brown tree snake

Background and Description
The brown tree snake (Boiga irregularis) is a species that must be kept OUT of Hawai`i. It was an accidental introduction to Guam in the 1950's and has since become a serious pest, having devastating effects on the environment and the economy of Guam. Every effort must be made to keep the brown tree snake from becoming established in Hawai`i.

The brown tree snake is native to Papua New Guinea, the Solomon Islands, and the north coast of Australia. The snakes are generally 4-5 feet long, though they may reach lengths of 8 feet, and weigh up to 5 lbs.

They multiply quickly, and can lay up to 12 eggs twice a year. The young snakes are about 18 inches in length when they hatch, but may reach lengths of 3 feet in about one year. In some forested areas of Guam, there are about 12,000 snakes per square mile.

The snake is mildly poisonous. It kills its prey by chewing to inject the venom. It is relatively strong and hold its prey by wrapping its body around the victim. Snakes can be easily remove d by unwrapping them starting at the head or tail. The brown tree snake poses no danger of strangulation or injury from constriction to adult humans, but can possibly suffocate or poison small children and infants.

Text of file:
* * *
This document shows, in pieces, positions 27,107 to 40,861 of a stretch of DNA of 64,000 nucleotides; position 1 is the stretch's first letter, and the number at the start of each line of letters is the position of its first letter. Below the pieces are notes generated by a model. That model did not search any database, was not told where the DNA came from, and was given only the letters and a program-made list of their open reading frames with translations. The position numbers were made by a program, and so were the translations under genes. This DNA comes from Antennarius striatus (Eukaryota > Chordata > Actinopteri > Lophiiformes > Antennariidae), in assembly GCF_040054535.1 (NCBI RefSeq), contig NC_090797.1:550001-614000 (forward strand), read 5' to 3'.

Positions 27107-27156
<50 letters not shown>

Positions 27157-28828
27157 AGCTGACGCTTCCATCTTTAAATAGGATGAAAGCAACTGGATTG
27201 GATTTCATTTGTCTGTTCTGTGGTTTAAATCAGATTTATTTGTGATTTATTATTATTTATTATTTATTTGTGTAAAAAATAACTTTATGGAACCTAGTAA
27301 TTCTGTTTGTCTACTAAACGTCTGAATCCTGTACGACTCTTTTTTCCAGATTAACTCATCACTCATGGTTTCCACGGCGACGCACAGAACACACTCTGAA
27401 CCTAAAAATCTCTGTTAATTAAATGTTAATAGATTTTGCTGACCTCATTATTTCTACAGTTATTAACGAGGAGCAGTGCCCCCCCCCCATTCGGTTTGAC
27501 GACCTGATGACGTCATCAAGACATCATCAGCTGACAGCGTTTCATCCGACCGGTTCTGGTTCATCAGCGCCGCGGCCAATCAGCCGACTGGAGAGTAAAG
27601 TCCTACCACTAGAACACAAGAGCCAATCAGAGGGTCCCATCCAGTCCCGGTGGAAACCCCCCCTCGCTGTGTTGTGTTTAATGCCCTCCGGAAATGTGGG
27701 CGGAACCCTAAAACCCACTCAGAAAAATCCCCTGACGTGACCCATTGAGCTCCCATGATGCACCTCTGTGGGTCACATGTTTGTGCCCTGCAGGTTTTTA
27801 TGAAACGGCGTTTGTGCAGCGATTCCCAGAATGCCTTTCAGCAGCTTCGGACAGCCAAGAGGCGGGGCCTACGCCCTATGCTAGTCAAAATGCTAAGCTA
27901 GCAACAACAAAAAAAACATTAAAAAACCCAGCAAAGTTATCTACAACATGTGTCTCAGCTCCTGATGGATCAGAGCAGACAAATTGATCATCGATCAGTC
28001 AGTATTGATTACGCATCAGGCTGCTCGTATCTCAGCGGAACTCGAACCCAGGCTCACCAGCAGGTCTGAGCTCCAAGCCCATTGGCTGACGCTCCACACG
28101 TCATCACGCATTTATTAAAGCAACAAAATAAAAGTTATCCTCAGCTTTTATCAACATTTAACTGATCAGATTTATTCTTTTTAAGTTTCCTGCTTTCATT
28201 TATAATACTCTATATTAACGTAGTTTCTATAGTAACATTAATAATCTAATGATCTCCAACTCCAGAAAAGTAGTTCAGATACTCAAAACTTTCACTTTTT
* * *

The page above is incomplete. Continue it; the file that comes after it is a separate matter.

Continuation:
Effects on Economy and Environment:
Snakes crawling on electrical lines frequently cause power outages, and damage electrical lines. The major power outages and resulting damage to electrical equipment are significant economic burdens to the residents of Guam. The power interruptions cause a multitude of problems ranging from food spoilage to computer failures.

Brown tree snakes feed on a wide variety of animals including lizards, birds, and small animals, such as household pets. These snakes are responsible for virtually wiping out the native forest birds of Guam. Nine species of birds have become extinct, and several others are severely threatened.

This snake is an able climber and is most at home in trees and shrubs, where it forages at night using its keen sense of smell and sensitive night vision to track down its prey. It frequently invades homes, commercial buildings, and other urban habitats in search of food and hiding spots. Any site that provides protection from bright light and high temperatures is a potential daytime retreat. Snakes can coil their flexible bodies in extremely confined spaces when hiding.

What Can be Done?
Cargo handlers, local residents and other travelers must share in the responsibility to protect Hawai`i from this pest species. Careful inspection of materials, cargo, airplanes, and baggage shipped from or through Guam is necessary to prevent the dispersal of snakes to other places.

Any snake sightings should be reported immediately to government officials.

-Adapted from the brochure, The Brown Tree Snake. A Harmful Pest Species. Prepared by Thomas H. Fritts National Ecology Research Center, U.S. Department of the Interior Fish & Wildlife Service.

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